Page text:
You may think that this is simply a black box, lying on a table.
But when you stand it up and open it, you will find that it is just a shell, and inside there is a glimpse of another world.
Welcome to Turtle's story, and Turtle's world.
Turtle had always fancied himself as an Arctic explorer.
Curled up in his hard-closed egg, his nest-mates a soft murmur of shiftings and scratchings beyond the Dark that surrounded him, he heard the long cold cries of the Yellow-bellied Sapsuckers, sighing for the bare branches of aspen and birch they had left behind. He did not know what a birch was or why it would have dropped its leaves. He wasn’t sure why that meant the Sapsuckers had had to gather in huge flocks; or what the gales were that had whipped them into the air and sent them south at last. All he knew was that when they spoke, he thrilled at their words.
They spoke of snow.
The Rushy Blackbird who waded past one evening was grieving for a lake, not a forest. Picking her way across standing pools stained brown with tannin and dirtied black with mangrove mud, she spoke of clear waters that were the same deep blue as the sky. She sung an elegy for the shoreline, for the sharp acid muskeg soil, blooming bright with flowers under a sun that rarely set. Stunted shore pine and poplar were the trees she knew.
But she had been driven away. “By ice, by ice,” she mourned, “by cruel ice.”
The very sound of it made Turtle stir in his egg. Behind his closed eyes, flashes of sharp white crystal sparkled. When he slept again, in the Dark Dark when even the faint glow beyond his shell had dimmed to black, he dreamed of frost growing in mossy banks, more beautiful than the arctic cottonflowers it had routed.
Turtle woke, and stretched, and pecked at Darkness ~ and tumbled out into a world of bright sunshine.
All around him his nest-mates, who had shaken themselves free of their shells a smidgeon earlier, were tumbling for the warm waters. “Run, swim!” they squeaked. “Run away!”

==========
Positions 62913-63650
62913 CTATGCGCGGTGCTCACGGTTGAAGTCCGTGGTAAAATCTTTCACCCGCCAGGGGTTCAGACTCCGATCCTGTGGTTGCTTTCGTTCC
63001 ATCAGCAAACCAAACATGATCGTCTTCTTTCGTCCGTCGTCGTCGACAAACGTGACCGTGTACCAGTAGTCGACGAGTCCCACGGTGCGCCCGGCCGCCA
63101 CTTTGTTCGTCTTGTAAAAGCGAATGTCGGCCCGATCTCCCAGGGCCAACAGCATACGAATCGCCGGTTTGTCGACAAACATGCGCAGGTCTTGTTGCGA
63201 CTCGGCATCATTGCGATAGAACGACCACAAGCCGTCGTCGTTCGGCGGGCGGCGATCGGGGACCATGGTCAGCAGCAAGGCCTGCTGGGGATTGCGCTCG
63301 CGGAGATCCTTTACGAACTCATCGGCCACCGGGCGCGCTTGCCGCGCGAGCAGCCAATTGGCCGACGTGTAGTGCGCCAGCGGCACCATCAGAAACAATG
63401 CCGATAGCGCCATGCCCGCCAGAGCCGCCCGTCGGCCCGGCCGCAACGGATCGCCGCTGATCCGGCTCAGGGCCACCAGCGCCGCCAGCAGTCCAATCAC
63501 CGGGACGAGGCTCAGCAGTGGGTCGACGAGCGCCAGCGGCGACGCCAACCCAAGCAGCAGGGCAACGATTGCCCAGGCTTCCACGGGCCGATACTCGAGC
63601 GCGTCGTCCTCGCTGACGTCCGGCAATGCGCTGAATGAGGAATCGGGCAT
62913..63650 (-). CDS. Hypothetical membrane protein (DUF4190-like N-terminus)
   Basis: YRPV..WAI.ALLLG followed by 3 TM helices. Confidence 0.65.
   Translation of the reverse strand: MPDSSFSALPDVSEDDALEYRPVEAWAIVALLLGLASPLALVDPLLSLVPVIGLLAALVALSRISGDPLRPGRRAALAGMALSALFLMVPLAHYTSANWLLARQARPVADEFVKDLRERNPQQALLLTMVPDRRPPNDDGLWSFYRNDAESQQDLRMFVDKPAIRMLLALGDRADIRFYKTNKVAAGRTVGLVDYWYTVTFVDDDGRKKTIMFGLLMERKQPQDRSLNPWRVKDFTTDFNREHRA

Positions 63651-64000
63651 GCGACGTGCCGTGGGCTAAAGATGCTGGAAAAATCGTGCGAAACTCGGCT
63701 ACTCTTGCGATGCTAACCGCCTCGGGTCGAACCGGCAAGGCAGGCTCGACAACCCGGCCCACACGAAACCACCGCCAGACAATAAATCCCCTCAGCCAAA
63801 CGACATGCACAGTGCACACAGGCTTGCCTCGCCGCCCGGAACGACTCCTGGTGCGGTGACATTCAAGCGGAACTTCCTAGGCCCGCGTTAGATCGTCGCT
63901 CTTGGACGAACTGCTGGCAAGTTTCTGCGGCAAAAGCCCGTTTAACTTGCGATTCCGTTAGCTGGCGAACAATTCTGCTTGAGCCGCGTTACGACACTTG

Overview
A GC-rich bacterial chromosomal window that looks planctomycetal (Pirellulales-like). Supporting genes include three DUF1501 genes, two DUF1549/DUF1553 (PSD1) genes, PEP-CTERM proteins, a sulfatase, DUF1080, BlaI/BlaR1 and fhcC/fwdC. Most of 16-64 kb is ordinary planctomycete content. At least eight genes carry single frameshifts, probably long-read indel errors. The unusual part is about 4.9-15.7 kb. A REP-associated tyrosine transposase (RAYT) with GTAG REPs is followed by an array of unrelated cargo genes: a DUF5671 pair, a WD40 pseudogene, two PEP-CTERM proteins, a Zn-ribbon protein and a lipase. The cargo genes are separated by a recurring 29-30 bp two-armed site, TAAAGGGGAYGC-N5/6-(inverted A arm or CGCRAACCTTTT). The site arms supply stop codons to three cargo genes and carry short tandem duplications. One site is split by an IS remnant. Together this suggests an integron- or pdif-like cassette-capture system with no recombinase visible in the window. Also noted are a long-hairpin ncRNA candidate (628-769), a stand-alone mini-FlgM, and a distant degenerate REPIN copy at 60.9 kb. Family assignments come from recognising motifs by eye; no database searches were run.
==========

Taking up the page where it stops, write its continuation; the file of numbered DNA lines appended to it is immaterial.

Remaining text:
Behind him loomed a brilliant pink sunset. The sunset blinked open an eye, and an curved bill hovered down. He squeaked too, took his first breath, and dived.
Sheltering with his siblings in a twist of mangrove roots, he watched the giant shadow pass by overhead. They waited, cautious; until their little lungs ran out of air (this newly discovered necessity), and they strove upward, disturbing a Yellow Rubber Duck with her two chicks as they broke the surface.
“Why, what are you all doing?” the duck said.
“The Evil Pink Flamingo! Has it gone, has it gone?”
“I wouldn’t know about that,” she said, gathering her chicks nervously under her wing. “Shouldn’t you be with your mother? What would she say if she knew you were here alone?”
“Mother? Mother?” they asked one another. “What’s that?”
But the Yellow Rubber Duck had already paddled away.
In the hours that followed, Turtle’s soft shell hardened; and in the days that followed, it grew; as did he. He was soon the largest of his siblings (or rather, those who survived, because the Evil Pink Flamingo took his tithe for all their care).
Turtle spent his time eating and learning. Soon he knew what there was to know about ducks, and alligators, and the big fat fish that swum slowly through the reeds. But he could never know enough about the cold and empty North, for all the questions he asked of the Migratory Folk who had come to winter with them.
“How foolish!” the frogs croaked as they clung to the stems of the mangroves to eavesdrop. Their tongues flickered out to catch wandering flies. “Why do you talk to them about Up There, when we are all Down Here?”
“Because I want to go,” Turtle explained calmly.
His remaining siblings snickered. One frog choked on his fly. “But you have no wings! Will you walk there? Your legs are very short - even I can jump further than you.”